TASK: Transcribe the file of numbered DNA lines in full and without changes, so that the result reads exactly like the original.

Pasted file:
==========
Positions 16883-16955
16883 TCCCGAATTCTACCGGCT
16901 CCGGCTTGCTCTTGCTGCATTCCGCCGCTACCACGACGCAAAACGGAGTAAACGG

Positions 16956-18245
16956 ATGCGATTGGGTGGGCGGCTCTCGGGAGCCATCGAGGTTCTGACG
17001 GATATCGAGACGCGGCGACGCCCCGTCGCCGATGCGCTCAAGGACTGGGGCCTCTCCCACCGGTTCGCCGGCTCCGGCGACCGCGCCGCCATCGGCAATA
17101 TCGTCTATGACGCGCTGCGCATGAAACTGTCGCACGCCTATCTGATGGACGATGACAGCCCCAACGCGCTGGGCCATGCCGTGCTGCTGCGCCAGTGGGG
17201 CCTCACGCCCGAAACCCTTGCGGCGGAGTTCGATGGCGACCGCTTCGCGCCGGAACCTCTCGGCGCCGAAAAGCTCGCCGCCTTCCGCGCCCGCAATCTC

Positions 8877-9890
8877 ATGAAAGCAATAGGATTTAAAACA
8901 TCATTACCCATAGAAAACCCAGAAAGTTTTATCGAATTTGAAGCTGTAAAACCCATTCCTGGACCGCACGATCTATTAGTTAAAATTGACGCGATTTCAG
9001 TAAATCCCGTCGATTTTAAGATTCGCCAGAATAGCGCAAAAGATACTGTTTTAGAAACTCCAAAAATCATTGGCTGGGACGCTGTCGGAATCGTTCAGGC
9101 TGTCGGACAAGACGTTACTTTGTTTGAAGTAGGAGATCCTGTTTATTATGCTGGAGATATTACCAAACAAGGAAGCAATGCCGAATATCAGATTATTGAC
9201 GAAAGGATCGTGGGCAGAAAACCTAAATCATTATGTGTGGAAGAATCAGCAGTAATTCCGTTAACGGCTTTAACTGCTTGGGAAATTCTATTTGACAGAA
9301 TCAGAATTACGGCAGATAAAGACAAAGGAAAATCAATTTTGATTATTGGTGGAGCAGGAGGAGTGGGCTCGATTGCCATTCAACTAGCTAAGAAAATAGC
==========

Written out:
Positions 16883-16955
16883 TCCCGAATTCTACCGGCT
16901 CCGGCTTGCTCTTGCTGCATTCCGCCGCTACCACGACGCAAAACGGAGTAAACGG

Positions 16956-18245
16956 ATGCGATTGGGTGGGCGGCTCTCGGGAGCCATCGAGGTTCTGACG
17001 GATATCGAGACGCGGCGACGCCCCGTCGCCGATGCGCTCAAGGACTGGGGCCTCTCCCACCGGTTCGCCGGCTCCGGCGACCGCGCCGCCATCGGCAATA
17101 TCGTCTATGACGCGCTGCGCATGAAACTGTCGCACGCCTATCTGATGGACGATGACAGCCCCAACGCGCTGGGCCATGCCGTGCTGCTGCGCCAGTGGGG
17201 CCTCACGCCCGAAACCCTTGCGGCGGAGTTCGATGGCGACCGCTTCGCGCCGGAACCTCTCGGCGCCGAAAAGCTCGCCGCCTTCCGCGCCCGCAATCTC

Positions 8877-9890
8877 ATGAAAGCAATAGGATTTAAAACA
8901 TCATTACCCATAGAAAACCCAGAAAGTTTTATCGAATTTGAAGCTGTAAAACCCATTCCTGGACCGCACGATCTATTAGTTAAAATTGACGCGATTTCAG
9001 TAAATCCCGTCGATTTTAAGATTCGCCAGAATAGCGCAAAAGATACTGTTTTAGAAACTCCAAAAATCATTGGCTGGGACGCTGTCGGAATCGTTCAGGC
9101 TGTCGGACAAGACGTTACTTTGTTTGAAGTAGGAGATCCTGTTTATTATGCTGGAGATATTACCAAACAAGGAAGCAATGCCGAATATCAGATTATTGAC
9201 GAAAGGATCGTGGGCAGAAAACCTAAATCATTATGTGTGGAAGAATCAGCAGTAATTCCGTTAACGGCTTTAACTGCTTGGGAAATTCTATTTGACAGAA
9301 TCAGAATTACGGCAGATAAAGACAAAGGAAAATCAATTTTGATTATTGGTGGAGCAGGAGGAGTGGGCTCGATTGCCATTCAACTAGCTAAGAAAATAGC